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Military Maneuvers in Cibola National Forest Near Magdalena, NM
The military has been training in the Magdalena Ranger District of Cibola National Forest for a long time. Most of us who live, work, hunt, or hike in the Bear Mountains north of Highway 60 experience frequent low-flying helicopters and other aircraft. The noise of these machines shakes our houses and wakes us up at night. It scares wildlife and cattle.
Many have also encountered ground-based training – with pyrotechnics, combat simulations, dozens of soldiers traveling through the forest at night.
The military wants to continue and expand its training on public land near Magdalena. It has now proposed building three new helicopter landing zones, and increasing the number of field training exercises. Such additional training would dramatically increase the impact on local residents, wildlife, and the environment.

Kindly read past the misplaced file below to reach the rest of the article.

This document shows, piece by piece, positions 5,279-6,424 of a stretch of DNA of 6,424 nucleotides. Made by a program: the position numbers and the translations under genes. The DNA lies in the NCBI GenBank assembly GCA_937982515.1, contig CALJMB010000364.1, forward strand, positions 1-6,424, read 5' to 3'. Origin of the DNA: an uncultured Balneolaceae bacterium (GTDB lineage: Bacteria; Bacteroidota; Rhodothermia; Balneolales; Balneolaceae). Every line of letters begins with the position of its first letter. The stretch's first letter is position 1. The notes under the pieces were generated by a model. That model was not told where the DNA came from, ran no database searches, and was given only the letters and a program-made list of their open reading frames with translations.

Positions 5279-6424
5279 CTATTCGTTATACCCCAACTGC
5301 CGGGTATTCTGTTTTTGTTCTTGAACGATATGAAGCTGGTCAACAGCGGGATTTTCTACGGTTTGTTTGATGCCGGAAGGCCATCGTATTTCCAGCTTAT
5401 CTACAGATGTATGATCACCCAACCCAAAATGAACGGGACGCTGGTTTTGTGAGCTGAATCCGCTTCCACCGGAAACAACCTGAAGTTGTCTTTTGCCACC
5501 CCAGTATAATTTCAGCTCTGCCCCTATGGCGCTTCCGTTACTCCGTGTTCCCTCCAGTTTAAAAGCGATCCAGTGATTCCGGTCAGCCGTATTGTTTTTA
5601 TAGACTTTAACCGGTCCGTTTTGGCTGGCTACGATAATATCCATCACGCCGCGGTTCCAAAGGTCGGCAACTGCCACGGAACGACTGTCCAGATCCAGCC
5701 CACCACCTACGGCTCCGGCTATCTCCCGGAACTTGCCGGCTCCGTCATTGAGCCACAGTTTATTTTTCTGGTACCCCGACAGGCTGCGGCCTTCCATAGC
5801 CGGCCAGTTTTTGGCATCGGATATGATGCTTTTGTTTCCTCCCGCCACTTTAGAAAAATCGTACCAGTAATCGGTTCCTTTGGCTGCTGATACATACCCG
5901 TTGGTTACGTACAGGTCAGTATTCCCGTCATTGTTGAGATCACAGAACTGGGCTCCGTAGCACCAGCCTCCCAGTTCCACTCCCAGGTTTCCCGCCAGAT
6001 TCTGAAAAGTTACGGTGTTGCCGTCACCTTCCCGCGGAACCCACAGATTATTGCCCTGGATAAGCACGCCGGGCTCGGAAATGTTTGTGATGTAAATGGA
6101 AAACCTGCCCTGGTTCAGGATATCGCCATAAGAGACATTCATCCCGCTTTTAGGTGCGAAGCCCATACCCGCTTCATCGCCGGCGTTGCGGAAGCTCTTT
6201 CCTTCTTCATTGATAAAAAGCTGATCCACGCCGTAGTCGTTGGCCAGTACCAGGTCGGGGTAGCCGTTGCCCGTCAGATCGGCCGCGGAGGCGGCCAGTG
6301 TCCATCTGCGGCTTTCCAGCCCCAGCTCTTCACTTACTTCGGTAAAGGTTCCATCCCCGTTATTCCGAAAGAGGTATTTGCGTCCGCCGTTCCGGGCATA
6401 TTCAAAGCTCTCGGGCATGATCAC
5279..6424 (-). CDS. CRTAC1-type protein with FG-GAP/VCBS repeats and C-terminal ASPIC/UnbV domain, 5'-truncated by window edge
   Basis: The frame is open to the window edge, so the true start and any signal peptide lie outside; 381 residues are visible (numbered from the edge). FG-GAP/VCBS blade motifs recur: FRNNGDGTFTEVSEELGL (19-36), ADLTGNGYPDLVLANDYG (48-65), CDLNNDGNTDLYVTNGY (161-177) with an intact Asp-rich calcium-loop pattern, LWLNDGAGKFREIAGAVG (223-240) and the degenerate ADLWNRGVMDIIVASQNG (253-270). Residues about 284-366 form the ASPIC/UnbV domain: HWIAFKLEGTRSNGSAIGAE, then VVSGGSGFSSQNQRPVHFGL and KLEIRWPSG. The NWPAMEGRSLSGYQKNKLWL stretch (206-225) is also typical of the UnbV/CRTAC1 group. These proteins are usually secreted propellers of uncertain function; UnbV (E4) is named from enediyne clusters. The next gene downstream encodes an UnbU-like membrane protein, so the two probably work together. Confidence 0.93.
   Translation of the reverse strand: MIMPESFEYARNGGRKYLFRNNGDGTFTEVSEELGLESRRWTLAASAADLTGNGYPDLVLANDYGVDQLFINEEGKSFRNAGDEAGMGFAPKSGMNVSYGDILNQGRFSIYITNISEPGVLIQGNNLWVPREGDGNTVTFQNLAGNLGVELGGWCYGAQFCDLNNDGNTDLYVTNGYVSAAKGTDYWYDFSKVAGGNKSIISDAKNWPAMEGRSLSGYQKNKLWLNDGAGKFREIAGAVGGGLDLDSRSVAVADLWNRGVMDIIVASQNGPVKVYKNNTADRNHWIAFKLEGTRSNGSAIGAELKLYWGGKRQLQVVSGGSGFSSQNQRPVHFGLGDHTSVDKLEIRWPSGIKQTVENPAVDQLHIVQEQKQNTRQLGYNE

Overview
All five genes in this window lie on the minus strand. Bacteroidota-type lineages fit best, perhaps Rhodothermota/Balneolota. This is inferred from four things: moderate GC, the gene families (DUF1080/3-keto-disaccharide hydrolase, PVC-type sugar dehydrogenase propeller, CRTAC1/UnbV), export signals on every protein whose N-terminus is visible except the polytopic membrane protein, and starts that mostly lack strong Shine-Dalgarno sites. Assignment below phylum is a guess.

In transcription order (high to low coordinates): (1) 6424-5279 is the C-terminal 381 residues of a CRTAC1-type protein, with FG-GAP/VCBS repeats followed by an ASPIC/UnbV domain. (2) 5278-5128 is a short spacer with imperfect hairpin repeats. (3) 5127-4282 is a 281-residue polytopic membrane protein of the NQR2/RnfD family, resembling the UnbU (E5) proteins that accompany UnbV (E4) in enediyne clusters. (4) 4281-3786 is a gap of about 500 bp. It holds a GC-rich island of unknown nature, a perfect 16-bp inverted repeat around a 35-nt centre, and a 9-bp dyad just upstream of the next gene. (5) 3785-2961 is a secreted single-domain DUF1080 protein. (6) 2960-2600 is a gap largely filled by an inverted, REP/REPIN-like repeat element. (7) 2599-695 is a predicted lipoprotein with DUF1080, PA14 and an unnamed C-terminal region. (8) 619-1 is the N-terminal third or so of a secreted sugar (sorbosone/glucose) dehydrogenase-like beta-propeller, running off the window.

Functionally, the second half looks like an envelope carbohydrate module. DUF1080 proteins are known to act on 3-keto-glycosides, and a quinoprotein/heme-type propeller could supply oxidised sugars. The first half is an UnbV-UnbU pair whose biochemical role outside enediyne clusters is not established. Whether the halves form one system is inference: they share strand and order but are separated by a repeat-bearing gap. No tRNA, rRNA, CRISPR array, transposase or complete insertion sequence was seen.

This film documents the impacts of the existing training on some residents of the area. There are many more stories that could be told. We call on the Forest Service and the Air Force to take steps now to stop these harmful activities. We also urge the Forest Service not to grant a permit to expand training in the Magdalena Ranger District.
Our pilots and soldiers deserve the best possible training. Questions arise as to whether Cibola National Forest is the most suitable place for such training. Given that the Department of Defense already controls nearly 5000 square miles of New Mexico land, we feel it should be responsible for identifying military properties more suitable for this mission. For example, the San Andres Mountains have terrain and elevations similar to that of the Bears and are completely contained by the White Sands Missile Range with its attendant services.
We ask the Forest Service to reconsider allowing the military to use public land for such intense training, and to focus instead on its mission:
“to sustain the health, diversity, and productivity of the Nation’s forests and grasslands to meet the needs of present and future generations.”